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3 Reasons You Can’t Just Ask Customers What They Want

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Editor’s note: David Mierke is a senior user experience researcher at ÄKTA, a digital user experience product design and development consultancy based in downtown Chicago. 

Do you like apples or bananas? Coffee or tea? Pepperoni or cheese pizza? Simple questions result in simple answers which, when researching and developing a product is every product owner’s dream. “Just tell me what you want, and I’ll make it.” Quick. Easy. Simple.

But herein lies the problem; product development isn’t normally quick, easy or simple. Asking these types of questions, as tempting as they are to ask, bring about certain dangers that can result in skewed results, missing information, and, potentially, failed products. Listed below are the three primary reasons why asking customers direct questions can be a very dangerous endeavor.

The Customer Doesn’t Always Know What They Want

The first reason you can’t just ask customers what they want is that they aren’t always attuned to what they really need. Steve Jobs famously said, “People don’t know what they want until you show it to them.”

Typically, it is easier for people to review and comment on something that is placed in front of them rather than asking to imagine something that doesn’t yet exist. This can mean anything from developing a fully functioning prototype to a clickable presentation, or even simple, hand-drawn “screens” to help customers get a sense of the experience.

Additionally, it is also difficult for customers to articulate what it is they want or need, especially if it relates to a topic that is not something they often think about. People have a tendency to use what they know, which is why user adoption for certain products may take longer to catch on than others.

The Human Desire to Develop Patterns and Habits

The second danger in asking customers direct questions is the human desire to develop patterns and habits. Sigmund Freud called this phenomenon “repetition compulsion,” in that humans seek comfort in the familiar as well as a desire to return to an earlier known state of things.

What is even more desirable than returning to an earlier state of things is the desire to maintain certain habits. In the book The Power of Habit: Why We Do What We Do in Life and Business, Charles Duhigg spends much of the book describing various examples of products and adjoining habits while using a simple “Cue –> Routine –> Reward” diagram that illustrates the psychology behind how habits are formed and maintained.

These habits are sometimes formed over long periods of time, which makes trying to break or introduce new habits an extremely difficult and delicate process. During our user research phase, we try to avoid asking questions about potentially disrupting a customer’s current habit, instead asking questions that are related.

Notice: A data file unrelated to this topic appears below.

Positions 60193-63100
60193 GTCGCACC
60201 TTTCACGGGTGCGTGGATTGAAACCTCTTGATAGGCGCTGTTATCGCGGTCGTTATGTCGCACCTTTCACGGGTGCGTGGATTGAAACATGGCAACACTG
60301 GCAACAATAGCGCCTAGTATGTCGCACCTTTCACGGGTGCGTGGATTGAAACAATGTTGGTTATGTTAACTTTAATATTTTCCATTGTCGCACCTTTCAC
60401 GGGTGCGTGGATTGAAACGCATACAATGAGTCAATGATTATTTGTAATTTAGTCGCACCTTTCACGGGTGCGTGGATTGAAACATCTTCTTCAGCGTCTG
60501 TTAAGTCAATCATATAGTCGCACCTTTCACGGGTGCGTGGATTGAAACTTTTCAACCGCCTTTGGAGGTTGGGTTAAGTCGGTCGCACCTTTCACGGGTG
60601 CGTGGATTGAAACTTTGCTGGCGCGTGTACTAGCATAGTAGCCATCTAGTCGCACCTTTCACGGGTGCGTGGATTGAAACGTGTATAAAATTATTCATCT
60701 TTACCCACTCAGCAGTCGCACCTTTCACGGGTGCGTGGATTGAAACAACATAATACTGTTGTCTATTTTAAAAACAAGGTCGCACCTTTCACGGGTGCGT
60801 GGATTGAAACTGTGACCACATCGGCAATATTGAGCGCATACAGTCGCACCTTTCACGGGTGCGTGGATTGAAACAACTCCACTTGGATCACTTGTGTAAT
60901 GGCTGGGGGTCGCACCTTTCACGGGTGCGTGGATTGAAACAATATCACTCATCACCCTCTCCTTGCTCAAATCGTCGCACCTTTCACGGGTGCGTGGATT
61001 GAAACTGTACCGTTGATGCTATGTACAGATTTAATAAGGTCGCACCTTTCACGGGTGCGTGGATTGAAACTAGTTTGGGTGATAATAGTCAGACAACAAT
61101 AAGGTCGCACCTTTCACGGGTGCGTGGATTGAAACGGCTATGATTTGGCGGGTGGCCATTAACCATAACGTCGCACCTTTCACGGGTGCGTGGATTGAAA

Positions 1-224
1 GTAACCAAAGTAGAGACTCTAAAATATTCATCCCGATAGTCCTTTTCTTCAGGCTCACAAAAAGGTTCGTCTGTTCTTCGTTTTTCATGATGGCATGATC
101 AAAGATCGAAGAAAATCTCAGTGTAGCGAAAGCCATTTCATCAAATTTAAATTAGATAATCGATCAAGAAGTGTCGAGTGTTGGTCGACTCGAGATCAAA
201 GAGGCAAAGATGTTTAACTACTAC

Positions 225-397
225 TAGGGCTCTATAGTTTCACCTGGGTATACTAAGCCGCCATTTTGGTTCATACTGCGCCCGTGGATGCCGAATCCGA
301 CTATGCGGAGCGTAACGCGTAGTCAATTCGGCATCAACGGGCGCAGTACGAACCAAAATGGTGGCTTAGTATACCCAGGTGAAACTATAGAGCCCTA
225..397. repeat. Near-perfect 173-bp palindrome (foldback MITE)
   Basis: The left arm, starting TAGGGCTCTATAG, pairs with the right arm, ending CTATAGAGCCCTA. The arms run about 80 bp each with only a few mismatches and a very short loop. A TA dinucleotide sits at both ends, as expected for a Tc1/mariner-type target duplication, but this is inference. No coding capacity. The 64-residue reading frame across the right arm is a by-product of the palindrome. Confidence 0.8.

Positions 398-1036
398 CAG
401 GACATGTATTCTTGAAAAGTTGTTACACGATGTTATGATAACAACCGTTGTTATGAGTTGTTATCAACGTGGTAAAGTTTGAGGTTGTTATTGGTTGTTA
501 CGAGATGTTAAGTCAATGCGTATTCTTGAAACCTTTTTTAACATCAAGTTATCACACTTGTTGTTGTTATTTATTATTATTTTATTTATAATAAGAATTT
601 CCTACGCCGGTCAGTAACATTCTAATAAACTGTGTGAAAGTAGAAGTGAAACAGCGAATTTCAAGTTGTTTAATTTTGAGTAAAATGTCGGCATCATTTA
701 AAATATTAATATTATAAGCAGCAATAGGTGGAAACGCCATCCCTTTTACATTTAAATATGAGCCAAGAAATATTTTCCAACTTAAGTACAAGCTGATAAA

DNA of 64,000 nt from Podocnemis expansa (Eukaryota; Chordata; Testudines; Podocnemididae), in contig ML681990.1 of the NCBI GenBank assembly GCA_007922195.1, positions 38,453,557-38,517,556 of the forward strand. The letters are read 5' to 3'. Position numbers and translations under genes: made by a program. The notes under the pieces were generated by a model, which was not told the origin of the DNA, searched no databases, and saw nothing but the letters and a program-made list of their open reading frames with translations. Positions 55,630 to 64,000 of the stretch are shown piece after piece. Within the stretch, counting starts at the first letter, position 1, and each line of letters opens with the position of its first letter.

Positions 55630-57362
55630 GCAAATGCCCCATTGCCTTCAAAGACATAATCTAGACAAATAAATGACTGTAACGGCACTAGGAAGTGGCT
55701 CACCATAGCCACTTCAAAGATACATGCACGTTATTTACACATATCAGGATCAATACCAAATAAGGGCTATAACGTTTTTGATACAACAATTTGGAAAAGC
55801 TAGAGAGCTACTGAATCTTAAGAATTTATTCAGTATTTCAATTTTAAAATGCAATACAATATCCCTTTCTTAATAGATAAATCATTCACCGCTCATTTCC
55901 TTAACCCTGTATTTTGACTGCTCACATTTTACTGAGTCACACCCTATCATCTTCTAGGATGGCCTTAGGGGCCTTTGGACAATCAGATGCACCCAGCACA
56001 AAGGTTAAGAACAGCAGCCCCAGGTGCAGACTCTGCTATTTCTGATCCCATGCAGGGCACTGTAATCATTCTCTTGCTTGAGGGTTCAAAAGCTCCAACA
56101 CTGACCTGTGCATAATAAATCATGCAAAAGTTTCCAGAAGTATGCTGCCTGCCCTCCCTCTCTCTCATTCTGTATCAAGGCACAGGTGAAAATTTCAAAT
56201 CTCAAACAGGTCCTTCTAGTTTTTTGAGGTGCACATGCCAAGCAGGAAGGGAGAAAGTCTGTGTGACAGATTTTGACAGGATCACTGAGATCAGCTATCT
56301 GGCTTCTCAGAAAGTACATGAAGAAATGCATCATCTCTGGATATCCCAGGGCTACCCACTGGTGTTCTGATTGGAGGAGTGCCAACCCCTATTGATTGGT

For example, in attempting to understand how a person organizes a party or trip, we may ask them to tell us how they typically go grocery shopping. This way we can begin to understand from a contextual standpoint, whether they are more strictly organized (have a specific list of items written down and go directly for those specific items) or they are more casual and spontaneous (venturing up and down each aisle and choosing items as they go).

Rather than asking individuals to “imagine a new world” that would alter the current habits of their lives resulting in potential resistance, we are able to gain a better understanding of their natural tendencies, current mentalities and preferences, which results in more rich and insightful information.

Our Overwhelming Need to Please Others

The final risk is people’s overwhelming desire to be a part of something, to be well liked, and the need to please others. While this is a slightly easier peril to overcome than the others, it is still important to understand how this behavior can influence individuals and skew results or information.

Often during interviews, customers will attempt to answer a question the way they think they should answer the question or provide an answer they think is “correct.” One of the primary causes is the asking of what are called “leading questions.” In other words, questions that are asked in such a way that there are only one or two answers that a person can respond with.

Likewise, questions such as, “Do you like coffee or tea?” leaves little room for original thoughts or answers because the question is too rigid and the answers too pre-defined. These types of questions establish a barrier to discovering how people truly feel about a subject, which can be counter-productive and result in unusable information.

Interviews are treated as more of a conversation than a survey or interrogation in order to build a rapport with customers so they feel comfortable enough to share the stories and events of their lives. It is through these stories that we uncover an individual’s thought processes, how they react in various situations, and additional insights that point to how they truly feel about certain products, applications and experiences.

The dangers mentioned in this post are not to say that “this-or-that” questions are completely useless. In certain situations and settings, such as AB usability testing, these types of questions can be quite valuable and informative. It is during discovery research, when you are trying to understand customers’ needs, desires  and pain points regarding a product, that these questions can be detrimental to a project.

So when you’re looking to improve an existing product, develop a new experience or enter a new marketplace, remember there are no quick and simple answers when it comes to understanding what customers want or need.

Featured Image: Fer Gregory/Shutterstock